Once upon a time when you made an accusation you had to have something to back it up. That is no longer true as far as the US and it’s allies’ many accusations against Russia and its allies go. From the Strategic Culture editorial board at strategic-culture.org:
The torrent of reckless false accusations against Russia made by the US and its NATO allies is hitting warp speed.
This week saw more baseless allegations of Russian cyber attacks on American elections and British industries.
There were also crass claims by US officials that Russia was behind so-called sonic attacks on American diplomats in Cuba.
Then a Dutch foreign minister was forced to resign after he finally admitted telling lies for the past two years over alleged Russian plans for regional aggression.
Elsewhere, US Secretary of State Rex Tillerson claimed this week during a tour of the Middle East that “the primary goal” of his nation’s involvement in Syria is “to defeat” Islamic State (Daesh) terrorism.
This is patently false given that the US forces illegally occupying parts of Syria are launching lethal attacks on Syrian armed forces who are actually fighting Islamic State and their myriad terrorist affiliates.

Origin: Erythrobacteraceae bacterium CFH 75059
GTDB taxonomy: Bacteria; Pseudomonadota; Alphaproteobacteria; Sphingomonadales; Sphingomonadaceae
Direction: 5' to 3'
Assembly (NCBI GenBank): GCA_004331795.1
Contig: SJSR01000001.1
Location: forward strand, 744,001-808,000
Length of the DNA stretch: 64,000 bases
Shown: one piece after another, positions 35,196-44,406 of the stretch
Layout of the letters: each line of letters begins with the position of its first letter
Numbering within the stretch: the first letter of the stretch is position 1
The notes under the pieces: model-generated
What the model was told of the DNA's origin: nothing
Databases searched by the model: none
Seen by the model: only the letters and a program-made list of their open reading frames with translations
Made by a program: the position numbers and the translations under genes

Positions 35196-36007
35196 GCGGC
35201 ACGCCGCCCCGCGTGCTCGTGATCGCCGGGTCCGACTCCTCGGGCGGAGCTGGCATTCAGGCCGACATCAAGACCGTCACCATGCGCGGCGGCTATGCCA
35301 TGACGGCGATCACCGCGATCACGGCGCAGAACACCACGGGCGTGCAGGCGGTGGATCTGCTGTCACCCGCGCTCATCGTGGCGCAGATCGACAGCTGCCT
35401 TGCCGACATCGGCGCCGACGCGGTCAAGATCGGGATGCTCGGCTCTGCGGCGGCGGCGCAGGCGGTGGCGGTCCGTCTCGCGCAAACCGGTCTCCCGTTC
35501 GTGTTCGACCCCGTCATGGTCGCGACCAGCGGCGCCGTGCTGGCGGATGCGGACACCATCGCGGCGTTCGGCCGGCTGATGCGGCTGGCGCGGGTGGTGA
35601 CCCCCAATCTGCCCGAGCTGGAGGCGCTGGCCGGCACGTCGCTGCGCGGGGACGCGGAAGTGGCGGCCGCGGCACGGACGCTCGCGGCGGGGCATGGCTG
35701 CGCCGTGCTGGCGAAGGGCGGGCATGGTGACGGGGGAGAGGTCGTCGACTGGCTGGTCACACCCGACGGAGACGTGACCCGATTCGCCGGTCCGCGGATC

Meanwhile, US ambassador to the United Nations Nikki Haley accused Russia of blocking peace efforts in Syria – another audacious falsehood to add to her thick compendium of calumny.
Perhaps the most barefaced falsehood transpired this week when French President Emmanuel Macron candidly admitted that his government did not have any proof of chemical weapons being used in Syria.
“Today, our agencies, our armed forces have not established that chemical weapons, as set out in treaties, have been used against the civilian population,” said Macron to media in Paris.
His admission follows that of US Defense Secretary James Mattis who also fessed up earlier this month to having no evidence of chemical weapons being deployed in Syria.
“We have other reports from the battlefield from people who claim it’s been used,” said Mattis to reporters at the Pentagon. “We do not have evidence of it.”
Yet, only a few weeks ago, the French and US government were condemning Syrian President Assad for alleged use of chemical weapons by his forces. France’s Foreign Minister Jean-Yves Le Drian and US Secretary of State Rex Tillerson also accused Russia of bearing responsibility because of its alliance with Damascus.
To continue reading: Falsehoods and Lies: Inciting War Is a War Crime